“Once you overcome the 1-inch-tall barrier of subtitles, you will be introduced to so many more amazing films,” Bong Joon-Ho said, calling out the cultural shortsightedness that plagues Hollywood, in his 2020 Golden Globe acceptance speech for his film “Parasite.” His words rang true for minorities everywhere, who sat through yet another award show celebrating predominantly white men.
“Parasite” won in the category Best Foreign-Language Film, after collecting more than $23 million in the U.S. box office. Despite its success, much of America’s film and television consumers still hold a distaste for subtitles, and, by proxy, films led, written or directed by minorities. And even though “Parasite” won a Golden Globe, categories such as “Best Foreign-Language Film” often serve as consolation prizes to keep certain types of films in the margins and outskirts of Hollywood success.
This is evident in how in the 91-year-long history of the Academy of Motion Picture Arts and Sciences, only 11 non-English speaking films have been nominated for Best Picture, and none have ever won.
The UCLA College Division of Social Science releases an annual Hollywood Diversity Report, which examines race, gender, sexuality and ethnic-minority-representation in film and television media. In 2019, the Hollywood Diversity Report found that both people of color and women remain underrepresented in every category of industry employment, including film leads, film directors, broadcast, scripted and reality show leads as well as cable and digital scripted and reality show creators. Each category remains dominated by white men, who represent some of the entrenched cultural stereotypes Hollywood needs to shake.
The internet was host to an uproar after the announcements of the 2020 Golden Globe award candidates revealed yet another all-male line up for consideration of Best Director, seemingly snubbing Greta Gerwig, who many expected to see on the list for her work directing “Little Women.” The categories of Best Screenplay and Best Motion Pictures also did not hold a spot for any films directed by women.
This announcement seemed to coincide perfectly with the historical evidence that women-directed films are often overlooked by Hollywood. Female representation has increased on the screen, but top-grossing films are still seeing a lack of female directors. Only 4% of the top 1,100 studio films of the past decade were directed by women. Only a total of three films were directed by women of color.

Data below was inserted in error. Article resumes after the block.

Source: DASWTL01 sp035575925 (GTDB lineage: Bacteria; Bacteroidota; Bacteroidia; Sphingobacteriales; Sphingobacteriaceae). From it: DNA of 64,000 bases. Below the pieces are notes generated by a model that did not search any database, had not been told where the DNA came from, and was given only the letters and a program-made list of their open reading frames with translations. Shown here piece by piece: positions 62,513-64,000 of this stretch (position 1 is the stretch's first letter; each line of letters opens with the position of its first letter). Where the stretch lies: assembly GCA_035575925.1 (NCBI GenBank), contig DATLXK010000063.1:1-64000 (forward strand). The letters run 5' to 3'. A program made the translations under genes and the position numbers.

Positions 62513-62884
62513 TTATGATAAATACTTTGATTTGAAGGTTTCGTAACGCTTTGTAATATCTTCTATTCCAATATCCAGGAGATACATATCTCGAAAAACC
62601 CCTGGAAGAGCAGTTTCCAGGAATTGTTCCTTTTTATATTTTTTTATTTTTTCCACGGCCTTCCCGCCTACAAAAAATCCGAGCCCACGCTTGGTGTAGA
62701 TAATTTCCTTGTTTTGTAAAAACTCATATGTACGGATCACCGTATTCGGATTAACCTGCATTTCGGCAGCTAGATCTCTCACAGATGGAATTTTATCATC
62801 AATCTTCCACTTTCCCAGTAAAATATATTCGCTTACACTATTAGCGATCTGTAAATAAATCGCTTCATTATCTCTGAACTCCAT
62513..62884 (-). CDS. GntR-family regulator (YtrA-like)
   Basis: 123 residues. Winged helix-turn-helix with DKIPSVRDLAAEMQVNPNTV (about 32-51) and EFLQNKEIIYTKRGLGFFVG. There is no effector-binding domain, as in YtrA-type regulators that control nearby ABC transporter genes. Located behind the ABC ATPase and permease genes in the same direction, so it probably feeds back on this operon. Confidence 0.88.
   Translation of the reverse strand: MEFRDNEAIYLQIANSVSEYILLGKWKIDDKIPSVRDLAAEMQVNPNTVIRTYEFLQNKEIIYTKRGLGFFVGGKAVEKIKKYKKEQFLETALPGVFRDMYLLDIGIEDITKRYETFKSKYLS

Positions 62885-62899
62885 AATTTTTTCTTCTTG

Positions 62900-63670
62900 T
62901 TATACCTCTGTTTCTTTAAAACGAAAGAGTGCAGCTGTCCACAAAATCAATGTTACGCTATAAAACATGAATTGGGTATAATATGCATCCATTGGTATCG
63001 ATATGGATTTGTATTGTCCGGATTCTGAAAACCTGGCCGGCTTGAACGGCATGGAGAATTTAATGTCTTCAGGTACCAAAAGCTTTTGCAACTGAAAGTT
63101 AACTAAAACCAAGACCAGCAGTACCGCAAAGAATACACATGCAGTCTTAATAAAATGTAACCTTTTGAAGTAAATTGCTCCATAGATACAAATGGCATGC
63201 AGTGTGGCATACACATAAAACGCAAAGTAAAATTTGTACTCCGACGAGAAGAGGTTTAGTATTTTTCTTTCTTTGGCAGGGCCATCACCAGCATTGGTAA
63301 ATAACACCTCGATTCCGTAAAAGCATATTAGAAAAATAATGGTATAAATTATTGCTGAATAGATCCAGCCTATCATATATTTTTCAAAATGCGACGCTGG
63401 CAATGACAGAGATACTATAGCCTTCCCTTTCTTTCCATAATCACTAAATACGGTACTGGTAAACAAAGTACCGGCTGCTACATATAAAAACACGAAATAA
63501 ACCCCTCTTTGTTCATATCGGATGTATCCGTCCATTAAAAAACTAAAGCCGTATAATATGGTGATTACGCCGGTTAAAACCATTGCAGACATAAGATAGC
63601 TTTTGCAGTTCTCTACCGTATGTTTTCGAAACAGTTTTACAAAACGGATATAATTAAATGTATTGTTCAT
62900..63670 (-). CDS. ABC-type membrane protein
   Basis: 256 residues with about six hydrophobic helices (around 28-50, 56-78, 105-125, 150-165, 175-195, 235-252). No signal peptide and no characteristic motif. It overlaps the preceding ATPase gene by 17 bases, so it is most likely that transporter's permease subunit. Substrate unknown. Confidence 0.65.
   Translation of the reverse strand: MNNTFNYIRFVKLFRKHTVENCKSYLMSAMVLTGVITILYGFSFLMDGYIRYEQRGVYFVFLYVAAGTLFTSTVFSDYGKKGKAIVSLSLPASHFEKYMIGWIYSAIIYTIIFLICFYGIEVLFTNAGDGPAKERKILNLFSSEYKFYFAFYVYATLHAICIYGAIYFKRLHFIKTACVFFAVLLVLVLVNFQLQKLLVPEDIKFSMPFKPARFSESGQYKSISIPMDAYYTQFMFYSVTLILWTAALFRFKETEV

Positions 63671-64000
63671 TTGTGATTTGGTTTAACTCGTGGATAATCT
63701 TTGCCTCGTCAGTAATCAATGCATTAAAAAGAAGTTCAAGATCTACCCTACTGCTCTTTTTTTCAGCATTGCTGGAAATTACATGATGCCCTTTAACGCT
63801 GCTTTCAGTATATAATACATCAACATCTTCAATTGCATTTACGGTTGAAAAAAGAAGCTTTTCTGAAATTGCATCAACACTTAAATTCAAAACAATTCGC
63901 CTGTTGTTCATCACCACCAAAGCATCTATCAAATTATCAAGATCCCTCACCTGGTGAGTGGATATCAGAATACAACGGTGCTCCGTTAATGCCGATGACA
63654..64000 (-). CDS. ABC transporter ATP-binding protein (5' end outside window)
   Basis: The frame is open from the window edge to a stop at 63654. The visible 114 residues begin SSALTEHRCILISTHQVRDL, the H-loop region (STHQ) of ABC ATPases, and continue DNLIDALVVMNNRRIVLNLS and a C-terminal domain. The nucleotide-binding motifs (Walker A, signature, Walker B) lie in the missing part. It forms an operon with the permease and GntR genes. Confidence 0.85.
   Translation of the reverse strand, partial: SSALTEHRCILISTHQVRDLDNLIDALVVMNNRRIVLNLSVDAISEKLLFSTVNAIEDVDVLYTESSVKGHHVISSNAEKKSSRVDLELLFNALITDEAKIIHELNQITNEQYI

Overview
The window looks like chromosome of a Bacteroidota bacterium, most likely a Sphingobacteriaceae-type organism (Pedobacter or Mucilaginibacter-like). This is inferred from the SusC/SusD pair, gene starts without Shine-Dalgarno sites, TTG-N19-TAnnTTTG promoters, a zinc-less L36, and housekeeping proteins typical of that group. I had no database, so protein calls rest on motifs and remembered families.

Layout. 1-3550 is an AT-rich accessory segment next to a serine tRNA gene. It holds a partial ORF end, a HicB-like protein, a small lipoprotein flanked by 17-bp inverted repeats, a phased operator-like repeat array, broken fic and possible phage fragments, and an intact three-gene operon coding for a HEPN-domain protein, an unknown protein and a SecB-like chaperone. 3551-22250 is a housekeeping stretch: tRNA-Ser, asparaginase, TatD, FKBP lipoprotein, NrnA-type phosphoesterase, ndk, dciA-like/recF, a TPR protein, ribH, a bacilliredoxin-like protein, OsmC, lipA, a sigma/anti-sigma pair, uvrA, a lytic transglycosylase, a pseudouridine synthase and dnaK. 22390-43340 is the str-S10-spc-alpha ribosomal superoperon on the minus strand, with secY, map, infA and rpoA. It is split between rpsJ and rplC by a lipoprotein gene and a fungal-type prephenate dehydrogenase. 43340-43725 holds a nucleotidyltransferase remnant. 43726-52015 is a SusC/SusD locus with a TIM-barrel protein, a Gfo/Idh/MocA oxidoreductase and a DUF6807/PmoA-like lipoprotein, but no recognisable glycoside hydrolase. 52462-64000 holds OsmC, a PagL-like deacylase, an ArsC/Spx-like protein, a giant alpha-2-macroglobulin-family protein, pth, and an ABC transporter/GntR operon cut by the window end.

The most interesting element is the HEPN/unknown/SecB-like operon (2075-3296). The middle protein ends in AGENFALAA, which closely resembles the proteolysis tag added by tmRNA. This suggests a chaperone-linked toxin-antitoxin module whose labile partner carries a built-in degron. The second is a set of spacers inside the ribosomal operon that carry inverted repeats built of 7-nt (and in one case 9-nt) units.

When women aren’t allowed access to the platform that allows them to tell their stories, films portray less genuine and candid representations of what womanhood really is. Yet Hollywood is not the only institution to blame. Society as a whole also needs to be held accountable for its tendency to favor what it has known for so long now — films led, written and directed by white men.
The Hollywood Diversity Report also found that in 2016-17, films with minority leads decreased in representation at the Oscars compared to other years, and films with the most racially and ethnically homogenous casts were the poorest performers in terms of 2016-17 box office revenue. This is no coincidence. Many award programs often defend their nomination choices by stating they choose films based on their success. If Americans are not watching diverse films or streaming diverse shows, the possibility for success falls away for media that bring race, gender, sexuality and ethnic diversity to the screen.
But the progress that has been made deserves to be recognized. At the 2020 Golden Globes, Asian American actress Awkwafina made history with her win for best actress in a musical or comedy. The actress won for her role in “The Farewell,” where she plays the role of a young woman of a Chinese family that is attempting to hide the fact that she has cancer from her grandmother.
Television also made history with the recent addition of Bowen Yang to the cast of Saturday Night Live. Yang is the first Chinese-American cast member, and one of the first openly gay cast members, along with Kate McKinnon.
These new levels of representation are so important, as consumers of media often take valuable lessons and shape their versions of reality off of what they see presented to them on the screen. If diverse Americans do not see themselves represented in television or film, it limits the roles and stories they see themselves possibly pursuing in their real lives.
To break this cycle of underrepresented or awarded films and shows, both Hollywood and society need to start actively seeking out new content creators, artists, producers, directors, actors and actresses who bring diverse stories to the screen. As America diversifies, there is no shortage of talented women, people of color, and LBGTQ performers, directors, writers and producers that can bring to life the stories of all Americans.
As Joon-Ho stated, the separation between so many Americans and an entirely new world of important media is a 1-inch-thick barrier of subtitles. Break down that barrier by seeking out diverse films and shows, supporting diverse artists and remembering that white, English-speaking humans are not the only ones with relatable and resounding stories to tell.